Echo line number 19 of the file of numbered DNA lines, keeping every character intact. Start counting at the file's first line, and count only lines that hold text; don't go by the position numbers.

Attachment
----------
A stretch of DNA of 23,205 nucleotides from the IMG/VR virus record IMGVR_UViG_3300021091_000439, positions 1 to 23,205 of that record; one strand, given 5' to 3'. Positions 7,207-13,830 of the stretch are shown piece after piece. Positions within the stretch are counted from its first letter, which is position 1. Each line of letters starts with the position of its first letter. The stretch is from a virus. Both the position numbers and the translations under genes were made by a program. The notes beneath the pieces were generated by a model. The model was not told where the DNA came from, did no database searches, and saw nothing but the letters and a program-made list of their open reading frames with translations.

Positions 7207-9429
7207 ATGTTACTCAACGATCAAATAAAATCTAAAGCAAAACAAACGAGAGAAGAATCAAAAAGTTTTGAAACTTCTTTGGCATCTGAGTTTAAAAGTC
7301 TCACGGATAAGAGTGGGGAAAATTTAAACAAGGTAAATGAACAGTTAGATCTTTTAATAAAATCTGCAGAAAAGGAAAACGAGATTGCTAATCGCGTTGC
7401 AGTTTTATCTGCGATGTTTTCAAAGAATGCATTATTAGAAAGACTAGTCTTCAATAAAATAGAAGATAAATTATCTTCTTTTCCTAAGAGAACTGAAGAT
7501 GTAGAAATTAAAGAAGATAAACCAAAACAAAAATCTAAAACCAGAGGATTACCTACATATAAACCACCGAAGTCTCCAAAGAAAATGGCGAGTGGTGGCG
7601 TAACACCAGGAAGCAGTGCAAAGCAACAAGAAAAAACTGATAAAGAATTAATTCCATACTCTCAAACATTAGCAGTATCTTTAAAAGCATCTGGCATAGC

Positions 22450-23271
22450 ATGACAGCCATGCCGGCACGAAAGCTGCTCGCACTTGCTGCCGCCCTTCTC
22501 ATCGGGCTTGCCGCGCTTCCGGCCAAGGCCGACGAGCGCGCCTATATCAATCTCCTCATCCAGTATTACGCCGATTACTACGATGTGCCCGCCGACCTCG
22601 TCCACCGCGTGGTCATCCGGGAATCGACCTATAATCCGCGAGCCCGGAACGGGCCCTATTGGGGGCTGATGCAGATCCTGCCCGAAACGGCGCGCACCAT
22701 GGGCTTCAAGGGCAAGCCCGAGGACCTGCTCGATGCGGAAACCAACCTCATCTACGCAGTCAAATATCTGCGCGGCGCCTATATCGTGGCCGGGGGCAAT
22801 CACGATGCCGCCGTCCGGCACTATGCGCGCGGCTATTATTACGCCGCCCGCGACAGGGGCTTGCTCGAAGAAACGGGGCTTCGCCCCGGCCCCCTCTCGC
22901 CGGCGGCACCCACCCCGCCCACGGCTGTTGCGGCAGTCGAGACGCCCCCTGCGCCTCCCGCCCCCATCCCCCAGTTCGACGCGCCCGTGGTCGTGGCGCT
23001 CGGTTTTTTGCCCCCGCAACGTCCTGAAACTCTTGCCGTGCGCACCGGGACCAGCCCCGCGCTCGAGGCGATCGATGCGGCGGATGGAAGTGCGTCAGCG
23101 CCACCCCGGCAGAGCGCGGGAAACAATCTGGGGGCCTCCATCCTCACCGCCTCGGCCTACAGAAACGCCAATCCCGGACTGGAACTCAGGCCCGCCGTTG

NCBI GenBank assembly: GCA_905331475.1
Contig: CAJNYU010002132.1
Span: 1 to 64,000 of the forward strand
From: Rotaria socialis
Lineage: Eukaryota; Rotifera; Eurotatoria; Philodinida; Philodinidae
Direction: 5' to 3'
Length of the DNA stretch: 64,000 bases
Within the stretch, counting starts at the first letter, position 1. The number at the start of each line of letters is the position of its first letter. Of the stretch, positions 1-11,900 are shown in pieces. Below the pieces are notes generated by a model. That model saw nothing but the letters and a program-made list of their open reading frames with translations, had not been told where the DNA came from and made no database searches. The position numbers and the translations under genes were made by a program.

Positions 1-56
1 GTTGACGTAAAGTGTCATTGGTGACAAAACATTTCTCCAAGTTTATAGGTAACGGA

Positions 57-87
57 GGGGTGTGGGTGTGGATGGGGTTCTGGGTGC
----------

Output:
Span: 1 to 64,000 of the forward strand